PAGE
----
Horizon takes the lead for sheer numbers of students, but nearly forty other high schools in the district share the burden of overpopulation. To address the shortage of space, the schools tack on more and more portables, never minding the fact that their solution is temporary, inadequate, and ugly. To address the problem of effectively managing such large crowds and the large accompanying staff, the schools usually just let the teachers fend for themselves and hire more security. Accordingly, no one bothers to properly furnish classrooms lacking a phone and working computer except generous teachers who will buy these things themselves. Even teachers without rooms (also known as “floaters”) are obliged to snatch any stray carts they can find since the school cannot provide new ones.
At the helm of this sprawling school district (eight times bigger than any other district in the metroplex) sits a massive bureaucracy with more layers than an onion. They answer their under-equipped educators drowning in a sea of kids by enforcing more teacher orientations. These tedious orientations coin more useless teaching buzzwords like "teacher-student synergy" and "cross-department interdisciplinary pedagogical development" along with demonstrating the new expensive teaching software that will never be available in the classrooms. All the teachers in the district can attest to the incompetence of the HR department that forces new applicants to waylay the administrator in charge of their application papers in the parking lot before they can get in their office. In keeping with their organizational ineptitude, HR, which oddly works on a 4-day schedule during summer, always fails to fill every teaching position resulting in a number of substitutes teaching the overcrowded classrooms for the year. To their credit, the district's administrators can very skillfully evade every form of accountability and sustain their useless existence somehow. Furthermore, the development of the Internet has facilitated their lack of accountability even more by taking human beings completely out of the picture. The huge hive of offices and their bureaucratic bees only need to refer a person to the website plagued with bugs before they take their two hour lunch break.
In light of these problems that betray themselves so quickly, few people clamor for the reduction of the monstrous size of the district, the schools, or the administration. Parents, editorialists, and politicians alike push for additional funding for this dysfunctional educational quagmire that desperately needs to be completely dissolved and reorganized. Horizon does not need more portables or another floor in their main building; it needs to be split into six schools. The district of Horizon does not need to assume other failing districts nor does it need redundant departments and their ongoing "investigations"; it needs to be broken down into seven smaller districts. The overwhelming magnitude of responsibilities drowns everyone from superintendents to teachers who all suffer terrible turnover rates. Kids don't exaggerate when they equate school with a prison or factory. They really do become numbers with ID Cards in a huge system of crowd control faced with complete anonymity in an ugly world filled with graffiti and many unhappy people.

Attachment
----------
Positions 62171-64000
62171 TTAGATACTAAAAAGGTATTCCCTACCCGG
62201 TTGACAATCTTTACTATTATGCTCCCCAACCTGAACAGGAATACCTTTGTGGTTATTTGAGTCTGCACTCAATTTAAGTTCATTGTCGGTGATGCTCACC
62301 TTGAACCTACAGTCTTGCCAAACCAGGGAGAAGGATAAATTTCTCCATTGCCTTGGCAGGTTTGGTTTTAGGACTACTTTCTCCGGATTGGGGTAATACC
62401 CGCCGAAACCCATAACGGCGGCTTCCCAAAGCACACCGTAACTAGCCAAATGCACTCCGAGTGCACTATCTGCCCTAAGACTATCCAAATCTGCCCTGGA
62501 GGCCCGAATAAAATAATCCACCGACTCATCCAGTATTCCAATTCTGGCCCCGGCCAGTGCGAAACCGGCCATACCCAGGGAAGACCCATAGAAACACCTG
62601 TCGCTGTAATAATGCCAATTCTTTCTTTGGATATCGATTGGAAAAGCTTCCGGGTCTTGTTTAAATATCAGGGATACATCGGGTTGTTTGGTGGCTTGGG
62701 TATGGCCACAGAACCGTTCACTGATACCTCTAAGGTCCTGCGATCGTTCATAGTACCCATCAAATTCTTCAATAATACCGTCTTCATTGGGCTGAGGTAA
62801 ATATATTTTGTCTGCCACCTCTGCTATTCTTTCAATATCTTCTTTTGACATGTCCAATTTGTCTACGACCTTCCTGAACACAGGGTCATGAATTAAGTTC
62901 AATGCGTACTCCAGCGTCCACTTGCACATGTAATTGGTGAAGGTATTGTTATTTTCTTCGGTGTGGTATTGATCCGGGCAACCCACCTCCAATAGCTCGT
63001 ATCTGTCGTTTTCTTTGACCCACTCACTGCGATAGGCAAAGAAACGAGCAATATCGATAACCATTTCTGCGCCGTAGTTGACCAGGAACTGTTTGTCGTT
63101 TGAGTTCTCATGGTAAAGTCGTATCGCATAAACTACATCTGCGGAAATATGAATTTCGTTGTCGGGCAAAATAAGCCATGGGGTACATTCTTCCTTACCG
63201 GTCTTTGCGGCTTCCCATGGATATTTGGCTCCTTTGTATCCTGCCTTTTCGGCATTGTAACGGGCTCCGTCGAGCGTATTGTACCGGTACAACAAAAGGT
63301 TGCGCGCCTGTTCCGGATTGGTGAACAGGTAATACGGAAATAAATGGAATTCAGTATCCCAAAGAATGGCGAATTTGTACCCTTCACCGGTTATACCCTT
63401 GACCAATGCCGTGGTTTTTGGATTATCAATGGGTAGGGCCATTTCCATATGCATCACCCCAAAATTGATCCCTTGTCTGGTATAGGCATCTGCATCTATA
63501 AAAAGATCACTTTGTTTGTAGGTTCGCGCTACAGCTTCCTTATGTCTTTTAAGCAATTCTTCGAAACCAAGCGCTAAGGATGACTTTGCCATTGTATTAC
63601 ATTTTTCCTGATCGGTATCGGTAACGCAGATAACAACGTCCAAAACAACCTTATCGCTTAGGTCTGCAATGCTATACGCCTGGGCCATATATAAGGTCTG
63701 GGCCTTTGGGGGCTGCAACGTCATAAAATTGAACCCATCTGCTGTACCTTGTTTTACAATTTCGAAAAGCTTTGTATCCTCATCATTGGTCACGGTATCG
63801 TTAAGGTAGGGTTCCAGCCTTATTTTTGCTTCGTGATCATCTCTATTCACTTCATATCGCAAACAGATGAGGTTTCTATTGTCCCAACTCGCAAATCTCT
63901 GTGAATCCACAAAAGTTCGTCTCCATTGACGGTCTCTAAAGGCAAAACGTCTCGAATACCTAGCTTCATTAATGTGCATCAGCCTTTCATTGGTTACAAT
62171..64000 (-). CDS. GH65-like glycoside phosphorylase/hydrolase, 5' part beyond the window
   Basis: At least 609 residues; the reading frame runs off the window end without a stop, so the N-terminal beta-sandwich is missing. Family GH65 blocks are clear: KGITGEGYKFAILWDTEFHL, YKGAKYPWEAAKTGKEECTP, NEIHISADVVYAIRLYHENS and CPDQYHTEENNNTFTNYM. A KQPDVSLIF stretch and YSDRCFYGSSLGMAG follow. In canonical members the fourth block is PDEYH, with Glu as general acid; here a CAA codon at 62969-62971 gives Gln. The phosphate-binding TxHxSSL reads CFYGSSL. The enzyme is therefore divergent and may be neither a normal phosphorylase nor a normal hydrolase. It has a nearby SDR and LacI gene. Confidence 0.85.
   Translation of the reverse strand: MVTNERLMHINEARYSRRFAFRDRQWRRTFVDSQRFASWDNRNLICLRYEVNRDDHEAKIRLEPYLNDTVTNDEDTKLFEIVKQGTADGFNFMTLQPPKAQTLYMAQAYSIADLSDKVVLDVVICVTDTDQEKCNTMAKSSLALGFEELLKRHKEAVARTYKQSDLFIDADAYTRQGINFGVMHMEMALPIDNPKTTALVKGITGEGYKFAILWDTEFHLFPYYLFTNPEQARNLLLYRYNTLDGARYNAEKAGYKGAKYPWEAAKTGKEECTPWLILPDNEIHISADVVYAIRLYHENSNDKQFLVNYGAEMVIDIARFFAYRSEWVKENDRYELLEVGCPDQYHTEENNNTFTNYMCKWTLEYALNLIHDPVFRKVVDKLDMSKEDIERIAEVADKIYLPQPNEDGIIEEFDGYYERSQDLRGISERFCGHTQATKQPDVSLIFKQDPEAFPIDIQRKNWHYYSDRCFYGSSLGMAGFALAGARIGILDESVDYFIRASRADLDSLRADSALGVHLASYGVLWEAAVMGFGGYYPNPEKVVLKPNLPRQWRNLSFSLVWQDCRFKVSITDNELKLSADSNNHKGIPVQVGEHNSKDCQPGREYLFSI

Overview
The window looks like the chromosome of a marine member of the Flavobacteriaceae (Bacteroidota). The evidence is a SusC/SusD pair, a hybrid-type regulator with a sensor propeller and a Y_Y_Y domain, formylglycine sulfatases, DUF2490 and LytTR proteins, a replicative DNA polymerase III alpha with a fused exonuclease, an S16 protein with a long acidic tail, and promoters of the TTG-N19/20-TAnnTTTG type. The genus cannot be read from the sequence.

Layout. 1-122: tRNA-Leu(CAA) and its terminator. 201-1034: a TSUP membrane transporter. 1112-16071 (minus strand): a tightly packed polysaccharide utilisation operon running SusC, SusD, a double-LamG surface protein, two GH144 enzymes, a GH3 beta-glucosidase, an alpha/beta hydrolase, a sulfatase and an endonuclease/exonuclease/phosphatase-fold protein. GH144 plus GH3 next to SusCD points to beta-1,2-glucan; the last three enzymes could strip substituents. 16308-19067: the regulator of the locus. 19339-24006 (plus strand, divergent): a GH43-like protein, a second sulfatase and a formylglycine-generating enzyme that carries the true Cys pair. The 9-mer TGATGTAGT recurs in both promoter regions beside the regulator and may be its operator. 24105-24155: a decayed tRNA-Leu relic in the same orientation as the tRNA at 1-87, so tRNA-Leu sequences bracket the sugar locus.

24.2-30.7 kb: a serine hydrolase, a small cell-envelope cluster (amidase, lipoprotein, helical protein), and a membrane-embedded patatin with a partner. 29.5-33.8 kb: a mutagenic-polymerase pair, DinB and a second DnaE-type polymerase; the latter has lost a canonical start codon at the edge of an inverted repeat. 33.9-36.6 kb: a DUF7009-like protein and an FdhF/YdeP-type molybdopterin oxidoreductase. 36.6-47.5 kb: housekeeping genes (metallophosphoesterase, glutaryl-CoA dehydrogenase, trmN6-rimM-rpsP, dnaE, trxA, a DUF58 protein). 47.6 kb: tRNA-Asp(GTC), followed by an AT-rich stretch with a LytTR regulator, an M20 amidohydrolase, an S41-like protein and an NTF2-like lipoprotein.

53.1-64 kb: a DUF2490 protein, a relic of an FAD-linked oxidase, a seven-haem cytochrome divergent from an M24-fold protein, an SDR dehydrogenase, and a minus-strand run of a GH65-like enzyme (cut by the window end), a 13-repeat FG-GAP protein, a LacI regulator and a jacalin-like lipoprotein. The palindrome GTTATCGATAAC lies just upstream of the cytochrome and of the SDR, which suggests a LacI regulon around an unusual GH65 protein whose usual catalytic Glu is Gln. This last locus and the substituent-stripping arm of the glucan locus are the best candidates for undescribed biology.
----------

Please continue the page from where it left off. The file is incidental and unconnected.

People misinterpret the success of private schools, charter schools, and schools in suburban school districts. They attribute their success to well-reared kids with educated caring parents that have the financial resources to help them. While these factors do play a part in their success, the real virtue of those schools lies in their small size. With less money to work with, they wisely handle as many students as they know they can handle. The teachers receive their basic needs like a computer and phone along with a deducted paycheck, and they gladly accept it for manageable classrooms and a supportive faculty. Many of them don't even have actual certification, but they frequently achieve more success than the seasoned teacher with a graduate degree in education working in a public school. Obviously, more funding and training do not make better teachers, but the environment does.
Unfortunately, the mammoth school district continues to roam through an ice age of academic progress oblivious to common sense. It has a monopoly over the city’s youth and thus has no real incentive to improve. Until all kids can have room to think and breathe easily, a few concerned parents with ample means will scurry off to the suburbs or the nearest parochial school. Unfortunately, the rest of the kids will fend for themselves in a Malthusian nightmare promoting the strong (and often dishonest) and condemning the weak and disadvantaged.